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New mother explains how BAME women can stay safe in their pregnancy during the coronavirus pandemic

A new mother has made a short film outlining her experiences of pregnancy during the coronavirus pandemic - and explains how pregnant black, Asian and minority ethnic (BAME) women can stay safe and well.

Victoria Alabi from Colchester, with her nine-week old daughter Morayo, responds to the new research which shows that maternal and perinatal mortality rates are significantly higher for BAME women and their babies than white women, and BAME women are more likely to be hospitalised from COVID-19 than white women.[1]

Victoria urges pregnant people to be alert to the fact that pregnancy can also alter how your body handles severe viral infections.[2]

She also highlights her experiences and the extra precautions she saw being taken by NHS maternity services, so pregnant women need not be anxious about accessing care and support, encouraging others to follow national guidelines to keep safe and well.

Victoria says: “During my time of pregnancy I was aware that, as a black woman, I was more likely than my white counterparts to be admitted to hospital for coronavirus.

“That’s why I wanted to make this short film. I believe it’s important that other pregnant women are aware of that heightened risk and are fully informed on how they can best reduce it.

“I understand the anxiety that women feel but I would say that this is not the time to avoid going to the hospital, GP surgery or health clinic. Midwives have told me that fewer antenatal care appointments are being taken up, and yet this is the time when we really should all be getting our check-ups. Pregnant people need to be fully informed on the state of their own health and that of their baby.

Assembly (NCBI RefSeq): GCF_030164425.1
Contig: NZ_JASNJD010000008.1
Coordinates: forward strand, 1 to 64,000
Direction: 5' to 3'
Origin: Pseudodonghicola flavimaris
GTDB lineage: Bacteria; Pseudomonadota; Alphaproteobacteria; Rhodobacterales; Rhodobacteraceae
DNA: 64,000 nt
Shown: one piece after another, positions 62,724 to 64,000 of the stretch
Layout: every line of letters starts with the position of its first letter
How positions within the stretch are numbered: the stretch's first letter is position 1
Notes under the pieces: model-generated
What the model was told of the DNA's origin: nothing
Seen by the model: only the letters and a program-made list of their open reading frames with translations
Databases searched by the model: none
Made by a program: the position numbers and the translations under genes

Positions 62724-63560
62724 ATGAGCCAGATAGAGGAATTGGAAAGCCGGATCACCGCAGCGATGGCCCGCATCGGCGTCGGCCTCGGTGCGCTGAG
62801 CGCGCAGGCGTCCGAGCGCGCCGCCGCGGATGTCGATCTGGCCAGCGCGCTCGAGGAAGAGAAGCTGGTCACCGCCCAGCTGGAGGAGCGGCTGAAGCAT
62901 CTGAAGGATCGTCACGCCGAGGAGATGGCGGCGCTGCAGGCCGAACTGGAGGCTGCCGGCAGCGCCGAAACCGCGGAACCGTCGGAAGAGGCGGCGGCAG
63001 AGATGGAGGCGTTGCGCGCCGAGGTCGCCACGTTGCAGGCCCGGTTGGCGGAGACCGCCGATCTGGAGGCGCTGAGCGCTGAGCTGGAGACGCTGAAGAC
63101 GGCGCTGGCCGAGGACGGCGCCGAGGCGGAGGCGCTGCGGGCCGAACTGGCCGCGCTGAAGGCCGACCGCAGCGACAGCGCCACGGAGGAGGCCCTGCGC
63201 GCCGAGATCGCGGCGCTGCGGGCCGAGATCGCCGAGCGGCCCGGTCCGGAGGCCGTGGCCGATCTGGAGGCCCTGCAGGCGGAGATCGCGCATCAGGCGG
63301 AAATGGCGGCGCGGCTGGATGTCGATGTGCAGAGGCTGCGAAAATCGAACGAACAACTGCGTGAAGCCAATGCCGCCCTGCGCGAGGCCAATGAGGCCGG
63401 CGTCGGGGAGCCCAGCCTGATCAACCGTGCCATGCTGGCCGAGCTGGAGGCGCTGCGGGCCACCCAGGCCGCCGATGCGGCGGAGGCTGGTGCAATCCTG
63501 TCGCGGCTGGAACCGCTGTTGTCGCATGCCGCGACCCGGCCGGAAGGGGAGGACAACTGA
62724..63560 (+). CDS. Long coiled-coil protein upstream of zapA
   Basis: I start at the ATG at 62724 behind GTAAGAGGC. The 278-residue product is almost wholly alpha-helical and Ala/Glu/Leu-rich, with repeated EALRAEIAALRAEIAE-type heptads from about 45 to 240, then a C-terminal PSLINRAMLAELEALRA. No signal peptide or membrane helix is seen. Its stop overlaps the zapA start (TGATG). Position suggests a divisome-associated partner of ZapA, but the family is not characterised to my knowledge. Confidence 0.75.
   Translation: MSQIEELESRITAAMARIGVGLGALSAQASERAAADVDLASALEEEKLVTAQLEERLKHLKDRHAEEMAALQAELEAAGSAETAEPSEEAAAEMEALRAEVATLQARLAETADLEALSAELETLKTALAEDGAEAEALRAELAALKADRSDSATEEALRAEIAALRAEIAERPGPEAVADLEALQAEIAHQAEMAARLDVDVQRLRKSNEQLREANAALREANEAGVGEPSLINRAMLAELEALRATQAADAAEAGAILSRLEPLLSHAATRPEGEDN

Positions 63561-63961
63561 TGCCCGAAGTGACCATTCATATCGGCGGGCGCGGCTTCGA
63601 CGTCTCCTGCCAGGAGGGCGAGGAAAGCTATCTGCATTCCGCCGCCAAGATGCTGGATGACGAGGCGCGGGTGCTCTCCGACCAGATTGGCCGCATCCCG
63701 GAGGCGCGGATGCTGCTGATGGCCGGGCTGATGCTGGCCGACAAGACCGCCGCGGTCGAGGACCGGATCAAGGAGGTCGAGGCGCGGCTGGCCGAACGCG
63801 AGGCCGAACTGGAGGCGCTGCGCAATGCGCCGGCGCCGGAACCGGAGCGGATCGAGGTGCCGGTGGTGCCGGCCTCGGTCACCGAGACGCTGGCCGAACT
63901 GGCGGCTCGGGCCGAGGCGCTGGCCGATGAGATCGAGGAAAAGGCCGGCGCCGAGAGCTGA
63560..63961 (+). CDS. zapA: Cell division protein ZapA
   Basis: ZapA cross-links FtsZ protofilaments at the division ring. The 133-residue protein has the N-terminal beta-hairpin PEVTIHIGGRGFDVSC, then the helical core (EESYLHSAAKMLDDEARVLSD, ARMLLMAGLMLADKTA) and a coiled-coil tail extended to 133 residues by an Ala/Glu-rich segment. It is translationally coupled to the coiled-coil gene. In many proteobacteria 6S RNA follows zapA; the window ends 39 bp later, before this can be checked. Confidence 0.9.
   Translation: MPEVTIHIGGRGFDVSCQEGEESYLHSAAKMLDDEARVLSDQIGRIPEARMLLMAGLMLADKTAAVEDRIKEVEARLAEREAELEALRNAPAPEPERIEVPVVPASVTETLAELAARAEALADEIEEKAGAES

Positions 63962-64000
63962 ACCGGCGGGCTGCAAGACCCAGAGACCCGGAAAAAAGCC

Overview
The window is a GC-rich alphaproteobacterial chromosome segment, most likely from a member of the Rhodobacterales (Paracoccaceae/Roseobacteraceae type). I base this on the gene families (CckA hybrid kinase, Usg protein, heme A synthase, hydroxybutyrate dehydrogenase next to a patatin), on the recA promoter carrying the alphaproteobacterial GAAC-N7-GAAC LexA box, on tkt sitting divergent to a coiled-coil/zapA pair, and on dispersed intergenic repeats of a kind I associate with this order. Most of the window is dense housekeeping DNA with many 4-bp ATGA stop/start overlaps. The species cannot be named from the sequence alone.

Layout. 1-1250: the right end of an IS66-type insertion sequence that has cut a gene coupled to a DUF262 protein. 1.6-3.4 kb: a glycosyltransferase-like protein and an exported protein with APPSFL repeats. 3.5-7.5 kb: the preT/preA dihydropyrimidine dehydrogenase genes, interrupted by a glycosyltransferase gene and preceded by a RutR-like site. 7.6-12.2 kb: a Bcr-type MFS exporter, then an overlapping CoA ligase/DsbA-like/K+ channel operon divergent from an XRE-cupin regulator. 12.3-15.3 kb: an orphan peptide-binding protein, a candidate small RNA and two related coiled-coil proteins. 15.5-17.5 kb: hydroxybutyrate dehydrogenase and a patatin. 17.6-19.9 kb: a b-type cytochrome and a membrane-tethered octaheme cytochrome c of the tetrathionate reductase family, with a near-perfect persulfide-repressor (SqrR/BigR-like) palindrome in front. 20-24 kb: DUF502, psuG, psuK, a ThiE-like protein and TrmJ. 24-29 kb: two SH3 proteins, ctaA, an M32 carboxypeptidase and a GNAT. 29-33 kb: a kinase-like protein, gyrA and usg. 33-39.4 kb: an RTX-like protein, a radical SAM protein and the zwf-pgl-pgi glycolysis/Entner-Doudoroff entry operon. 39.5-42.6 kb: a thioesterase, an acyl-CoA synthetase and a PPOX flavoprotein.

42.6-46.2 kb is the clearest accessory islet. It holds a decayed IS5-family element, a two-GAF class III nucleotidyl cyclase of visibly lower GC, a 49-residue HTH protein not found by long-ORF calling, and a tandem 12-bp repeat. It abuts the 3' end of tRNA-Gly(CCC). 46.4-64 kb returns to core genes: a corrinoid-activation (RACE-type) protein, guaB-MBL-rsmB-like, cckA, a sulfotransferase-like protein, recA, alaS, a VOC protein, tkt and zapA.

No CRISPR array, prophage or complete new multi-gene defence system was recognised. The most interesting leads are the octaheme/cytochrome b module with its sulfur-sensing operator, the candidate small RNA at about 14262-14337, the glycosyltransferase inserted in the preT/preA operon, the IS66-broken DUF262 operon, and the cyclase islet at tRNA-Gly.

“Due to reduced levels of melanin in BAME skin, which reduces the rate of absorption of Vitamin D from sunlight, it’s recommended that pregnant people regularly take a Vitamin D supplement. 

“This is a really necessary and important vitamin which helps support your baby’s bones and growth. 

“Finally, although pregnancy is a time where we would normally want to be with others to share the joys and challenges, we must stick to the national guidelines of hands, face and space. I certainly missed sharing those special moments of pregnancy with family and friends in person, but by staying safe and following the rules I have a wonderful, joyful nine-week-old baby whom I love dearly.”

You can watch Victoria’s short film HERE

[1] https://www.england.nhs.uk/2020/06/nhs-boosts-support-for-pregnant-black-and-ethnic-minority-women/

[2] https://www.rcog.org.uk/en/guidelines-research-services/guidelines/coronavirus-pregnancy/covid-19-virus-infection-and-pregnancy/#coronavirus

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